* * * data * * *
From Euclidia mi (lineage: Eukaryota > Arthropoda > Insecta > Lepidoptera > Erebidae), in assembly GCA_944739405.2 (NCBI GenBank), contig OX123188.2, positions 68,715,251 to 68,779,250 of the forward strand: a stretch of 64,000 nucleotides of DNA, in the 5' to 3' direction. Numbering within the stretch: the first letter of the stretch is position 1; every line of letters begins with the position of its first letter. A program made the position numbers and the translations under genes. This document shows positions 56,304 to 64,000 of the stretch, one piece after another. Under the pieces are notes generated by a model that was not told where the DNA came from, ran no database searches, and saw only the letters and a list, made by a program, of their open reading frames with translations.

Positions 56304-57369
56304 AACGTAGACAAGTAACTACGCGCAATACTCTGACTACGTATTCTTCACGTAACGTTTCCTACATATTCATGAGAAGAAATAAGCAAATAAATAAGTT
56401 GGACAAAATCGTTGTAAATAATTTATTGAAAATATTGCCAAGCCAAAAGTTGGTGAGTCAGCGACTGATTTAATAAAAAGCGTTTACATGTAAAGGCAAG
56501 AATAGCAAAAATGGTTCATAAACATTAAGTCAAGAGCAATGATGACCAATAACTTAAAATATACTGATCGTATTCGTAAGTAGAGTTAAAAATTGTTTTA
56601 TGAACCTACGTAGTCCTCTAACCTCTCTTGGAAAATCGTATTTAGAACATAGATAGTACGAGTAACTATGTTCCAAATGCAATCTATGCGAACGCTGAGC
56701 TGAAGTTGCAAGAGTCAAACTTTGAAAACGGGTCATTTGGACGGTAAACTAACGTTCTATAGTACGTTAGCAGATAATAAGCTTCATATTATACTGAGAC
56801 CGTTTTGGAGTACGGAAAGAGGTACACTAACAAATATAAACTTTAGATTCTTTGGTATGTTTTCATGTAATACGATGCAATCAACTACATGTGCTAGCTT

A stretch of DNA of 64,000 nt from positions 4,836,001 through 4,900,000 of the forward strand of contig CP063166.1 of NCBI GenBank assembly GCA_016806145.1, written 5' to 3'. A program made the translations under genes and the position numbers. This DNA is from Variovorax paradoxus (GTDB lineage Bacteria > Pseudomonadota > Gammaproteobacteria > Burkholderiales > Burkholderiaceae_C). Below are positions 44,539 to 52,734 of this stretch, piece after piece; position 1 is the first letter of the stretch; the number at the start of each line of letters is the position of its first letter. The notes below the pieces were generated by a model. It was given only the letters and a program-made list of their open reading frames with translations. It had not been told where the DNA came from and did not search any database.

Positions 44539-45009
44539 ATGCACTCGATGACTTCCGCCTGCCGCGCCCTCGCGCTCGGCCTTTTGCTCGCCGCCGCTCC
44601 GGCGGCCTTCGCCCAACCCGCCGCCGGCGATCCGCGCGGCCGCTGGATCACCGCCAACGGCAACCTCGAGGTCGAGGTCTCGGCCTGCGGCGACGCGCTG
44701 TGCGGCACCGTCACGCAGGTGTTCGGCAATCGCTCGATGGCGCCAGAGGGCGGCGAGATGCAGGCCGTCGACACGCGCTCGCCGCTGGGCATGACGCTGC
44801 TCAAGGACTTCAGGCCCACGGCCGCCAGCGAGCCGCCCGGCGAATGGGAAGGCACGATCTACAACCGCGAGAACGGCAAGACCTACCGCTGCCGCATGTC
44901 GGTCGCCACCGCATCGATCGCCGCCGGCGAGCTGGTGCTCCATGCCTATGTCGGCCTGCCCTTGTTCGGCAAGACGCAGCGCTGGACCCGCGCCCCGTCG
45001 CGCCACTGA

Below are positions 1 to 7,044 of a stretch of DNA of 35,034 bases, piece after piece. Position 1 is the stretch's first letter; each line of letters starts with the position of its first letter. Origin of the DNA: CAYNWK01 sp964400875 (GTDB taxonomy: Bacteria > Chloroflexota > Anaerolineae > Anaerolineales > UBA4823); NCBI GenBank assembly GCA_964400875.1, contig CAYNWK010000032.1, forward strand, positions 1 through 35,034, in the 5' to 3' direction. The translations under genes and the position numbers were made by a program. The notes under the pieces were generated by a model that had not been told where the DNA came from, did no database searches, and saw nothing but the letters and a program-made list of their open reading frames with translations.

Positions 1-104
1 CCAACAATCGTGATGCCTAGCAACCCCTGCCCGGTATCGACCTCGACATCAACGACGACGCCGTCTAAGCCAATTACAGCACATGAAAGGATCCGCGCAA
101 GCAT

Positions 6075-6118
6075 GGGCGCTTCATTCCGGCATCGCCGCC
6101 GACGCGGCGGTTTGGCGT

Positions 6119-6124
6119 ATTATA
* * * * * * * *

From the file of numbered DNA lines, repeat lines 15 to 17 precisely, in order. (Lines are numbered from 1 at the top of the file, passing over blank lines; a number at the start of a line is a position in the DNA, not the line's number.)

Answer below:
44901 GGTCGCCACCGCATCGATCGCCGCCGGCGAGCTGGTGCTCCATGCCTATGTCGGCCTGCCCTTGTTCGGCAAGACGCAGCGCTGGACCCGCGCCCCGTCG
45001 CGCCACTGA

Below are positions 1 to 7,044 of a stretch of DNA of 35,034 bases, piece after piece. Position 1 is the stretch's first letter; each line of letters starts with the position of its first letter. Origin of the DNA: CAYNWK01 sp964400875 (GTDB taxonomy: Bacteria > Chloroflexota > Anaerolineae > Anaerolineales > UBA4823); NCBI GenBank assembly GCA_964400875.1, contig CAYNWK010000032.1, forward strand, positions 1 through 35,034, in the 5' to 3' direction. The translations under genes and the position numbers were made by a program. The notes under the pieces were generated by a model that had not been told where the DNA came from, did no database searches, and saw nothing but the letters and a program-made list of their open reading frames with translations.